Basking in the South Carolina Breezes

General / People / Places / February 13, 2015

It’s always nice to see a plan come together:

While Boston braces for 13 more inches of snow this weekend – along with wind gusts up to 70 mph – a pair of that city’s expats will be basking in breezes warmed by the coastal South Carolina sun.

They’re living in a new home designed by Frank Harmon to do exactly that. It’s sited on 15 acres of wetlands on St. Helena Island – a residence that rises on stilts,12 feet above sea level, for fantastic views from two floors.

The cottage offers heated and cooled spaces that are minimal at best – a bedroom, dining room, kitchen, and bath. The rest is composed of screened porches, most facing south to the water over a maritime forest.

“The only problem was that they wanted a 2,000 square foot house on a $150,000 budget,” Harmon says. “I came back to the office and said: ‘Maybe I can design a trailer.'”

Instead, he gave them an expansive home – one they call “Seven Sisters,” for the number of trunks on a century-old live oak tree – that worships at the altar of sunshine, vistas and breezes.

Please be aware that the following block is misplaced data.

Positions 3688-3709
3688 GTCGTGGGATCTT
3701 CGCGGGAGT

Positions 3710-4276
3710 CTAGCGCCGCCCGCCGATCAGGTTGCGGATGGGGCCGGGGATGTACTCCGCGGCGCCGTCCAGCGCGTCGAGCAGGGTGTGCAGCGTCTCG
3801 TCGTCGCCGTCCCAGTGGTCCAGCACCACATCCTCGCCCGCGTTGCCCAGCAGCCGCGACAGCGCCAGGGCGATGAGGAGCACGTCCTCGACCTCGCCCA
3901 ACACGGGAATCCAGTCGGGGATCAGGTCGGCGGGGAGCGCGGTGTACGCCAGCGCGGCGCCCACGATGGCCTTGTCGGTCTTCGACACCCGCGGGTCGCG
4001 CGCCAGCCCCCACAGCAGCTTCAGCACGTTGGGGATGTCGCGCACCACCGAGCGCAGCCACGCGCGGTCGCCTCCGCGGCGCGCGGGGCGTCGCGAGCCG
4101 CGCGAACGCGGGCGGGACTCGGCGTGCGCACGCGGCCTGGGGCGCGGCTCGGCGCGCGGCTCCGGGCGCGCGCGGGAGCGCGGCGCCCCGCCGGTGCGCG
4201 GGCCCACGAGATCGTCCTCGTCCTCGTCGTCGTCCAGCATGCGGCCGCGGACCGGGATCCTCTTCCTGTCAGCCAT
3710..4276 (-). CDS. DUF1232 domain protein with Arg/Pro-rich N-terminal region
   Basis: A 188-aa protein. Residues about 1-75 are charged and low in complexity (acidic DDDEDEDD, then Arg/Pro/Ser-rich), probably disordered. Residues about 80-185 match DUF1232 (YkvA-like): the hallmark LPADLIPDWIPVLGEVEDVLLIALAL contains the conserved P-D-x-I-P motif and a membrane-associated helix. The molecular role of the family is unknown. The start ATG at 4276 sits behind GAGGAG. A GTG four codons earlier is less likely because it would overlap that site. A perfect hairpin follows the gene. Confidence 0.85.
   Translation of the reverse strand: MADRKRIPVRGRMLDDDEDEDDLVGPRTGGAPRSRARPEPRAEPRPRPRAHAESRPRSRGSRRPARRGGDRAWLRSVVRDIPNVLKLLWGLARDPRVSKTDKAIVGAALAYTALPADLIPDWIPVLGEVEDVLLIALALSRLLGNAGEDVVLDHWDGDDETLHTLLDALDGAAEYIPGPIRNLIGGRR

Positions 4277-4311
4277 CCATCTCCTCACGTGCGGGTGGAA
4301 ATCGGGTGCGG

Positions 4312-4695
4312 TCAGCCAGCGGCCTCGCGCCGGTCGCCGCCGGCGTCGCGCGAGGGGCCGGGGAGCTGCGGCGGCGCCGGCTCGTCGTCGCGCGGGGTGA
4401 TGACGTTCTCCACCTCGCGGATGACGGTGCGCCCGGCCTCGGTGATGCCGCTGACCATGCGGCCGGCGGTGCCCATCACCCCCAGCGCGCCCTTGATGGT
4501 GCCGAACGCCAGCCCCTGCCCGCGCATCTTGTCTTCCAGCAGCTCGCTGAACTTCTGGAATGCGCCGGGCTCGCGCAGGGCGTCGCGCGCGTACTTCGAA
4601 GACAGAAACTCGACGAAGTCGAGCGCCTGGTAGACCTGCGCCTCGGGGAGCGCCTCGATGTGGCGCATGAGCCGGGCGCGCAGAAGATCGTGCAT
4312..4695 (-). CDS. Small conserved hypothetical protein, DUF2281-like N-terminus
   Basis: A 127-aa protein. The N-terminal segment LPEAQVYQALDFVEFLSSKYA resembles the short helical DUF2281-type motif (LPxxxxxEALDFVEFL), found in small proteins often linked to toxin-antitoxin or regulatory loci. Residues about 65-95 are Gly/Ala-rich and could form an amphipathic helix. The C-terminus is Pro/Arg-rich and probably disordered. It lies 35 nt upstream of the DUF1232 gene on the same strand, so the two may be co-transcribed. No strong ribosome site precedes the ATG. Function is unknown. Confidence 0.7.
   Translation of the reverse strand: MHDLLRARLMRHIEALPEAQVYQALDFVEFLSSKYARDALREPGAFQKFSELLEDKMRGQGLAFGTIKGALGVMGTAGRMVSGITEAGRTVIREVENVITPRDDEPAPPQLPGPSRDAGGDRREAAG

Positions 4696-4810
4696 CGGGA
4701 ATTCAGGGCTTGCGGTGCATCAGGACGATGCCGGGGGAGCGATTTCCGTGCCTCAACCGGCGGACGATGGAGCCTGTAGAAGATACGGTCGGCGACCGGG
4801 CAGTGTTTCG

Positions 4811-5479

“We wanted to give them as much connection to the site and the outdoors as possible, given their budget,” says Jacob Burke, project designer and architectural intern at the firm.

The couple had lived on the land for a few years before discovering Harmon’s Raleigh firm on the Internet. In fact, they’d found the site itself on the Internet, moving there with an Airstream trailer. As they adapted to the area, they built a bath house and erected a screened tent.

“The mosquitoes and no-see-ums are fierce down there,” Harmon says. “For them this site was paradise – but paradise with bugs and snakes.”

Still, while Boston-area residents are cautioned to stay inside for the next few days, there are sure to be two smug and smiling faces on St. Helena’s Island, along coastal South Carolina.

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Michael Welton
I write about architecture, art, and design for national and international publications. I am the author of "Drawing from Practice: Architects and the Meaning of Freehand" (Routledge, 2015), and the former architecture critic for the News & Observer in Raleigh, N.C.




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